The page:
Cavalieri’s parabolograph

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A beautiful tool for drawing a parabola was invented by an Italian mathematician Bonaventura Cavalieri (it. Bonaventura Francesco Cavalieri, lat. Cavalerius, , 1598—1657) back in the XVII century.v

The Cavalieri’s parabolograph consists of three parts: a ruler and two rigid right angles with slots on their sides.

One right angle slides on a ruler, which is fixed relative to a sheet, in such a way that its horizontal side constantly touches the ruler.

The second right angle forms a right triangle with the ruler. The right angle vertex is equipped with a stylus and slides along the slot of the first right angle vertical side. Two other sides of the second right angle slide their slots on the guide pins, one of which is fixed to the ruler, and the other — to the horizontal side of the movable angle.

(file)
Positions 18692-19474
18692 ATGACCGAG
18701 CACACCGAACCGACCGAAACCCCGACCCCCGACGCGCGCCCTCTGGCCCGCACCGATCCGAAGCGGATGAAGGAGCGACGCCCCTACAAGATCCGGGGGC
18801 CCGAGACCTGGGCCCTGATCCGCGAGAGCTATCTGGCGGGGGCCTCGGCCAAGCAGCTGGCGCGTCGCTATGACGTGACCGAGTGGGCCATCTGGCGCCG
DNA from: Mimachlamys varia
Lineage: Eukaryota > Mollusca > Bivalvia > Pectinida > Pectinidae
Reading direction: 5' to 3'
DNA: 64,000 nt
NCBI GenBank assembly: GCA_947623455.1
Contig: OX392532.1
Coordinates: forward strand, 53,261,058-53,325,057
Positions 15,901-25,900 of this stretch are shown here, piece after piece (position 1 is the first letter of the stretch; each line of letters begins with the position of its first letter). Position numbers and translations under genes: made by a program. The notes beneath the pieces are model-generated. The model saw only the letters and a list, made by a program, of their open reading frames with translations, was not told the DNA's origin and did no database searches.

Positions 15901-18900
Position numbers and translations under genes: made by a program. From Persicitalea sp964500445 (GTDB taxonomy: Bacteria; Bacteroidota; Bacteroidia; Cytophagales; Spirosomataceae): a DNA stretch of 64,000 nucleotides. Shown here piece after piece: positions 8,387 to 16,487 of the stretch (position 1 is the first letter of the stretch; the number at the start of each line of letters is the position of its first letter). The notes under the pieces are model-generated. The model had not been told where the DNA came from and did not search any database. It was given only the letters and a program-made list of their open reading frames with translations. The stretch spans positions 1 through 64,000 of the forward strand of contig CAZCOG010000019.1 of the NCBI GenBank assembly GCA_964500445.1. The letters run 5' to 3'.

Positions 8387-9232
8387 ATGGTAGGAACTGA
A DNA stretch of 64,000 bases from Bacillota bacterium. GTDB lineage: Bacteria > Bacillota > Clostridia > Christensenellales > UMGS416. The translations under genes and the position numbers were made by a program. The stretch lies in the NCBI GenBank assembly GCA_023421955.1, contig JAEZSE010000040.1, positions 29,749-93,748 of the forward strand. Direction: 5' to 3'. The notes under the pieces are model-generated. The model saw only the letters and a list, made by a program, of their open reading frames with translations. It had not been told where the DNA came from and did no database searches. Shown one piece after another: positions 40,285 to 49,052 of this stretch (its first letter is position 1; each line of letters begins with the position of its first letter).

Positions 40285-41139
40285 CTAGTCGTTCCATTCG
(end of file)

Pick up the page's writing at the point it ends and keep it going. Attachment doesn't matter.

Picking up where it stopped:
When the Cavalieri’s parabolograph is moving, the stylus is drawing a parabola. The distance from the pin to the vertex of the right angle, which is adjacent to the ruler, is a parameter of the parabola. The curve changes then the pin is moved, but it remains being the parabola.

The proof that the curve being drawn is the parabola is based on the theorem from the modern school mathematics course. Consider the triangle formed by the sides of the second right angle and the ruler. In this triangle, the square its altitude length (the distance from the stylus to the ruler), dropped on its hypotenuse is equal to a product of catheti projections on the hypotenuse. The projection of the “right” сathetus is constant by the parabolograph design and it is the parameter that defines the parabola.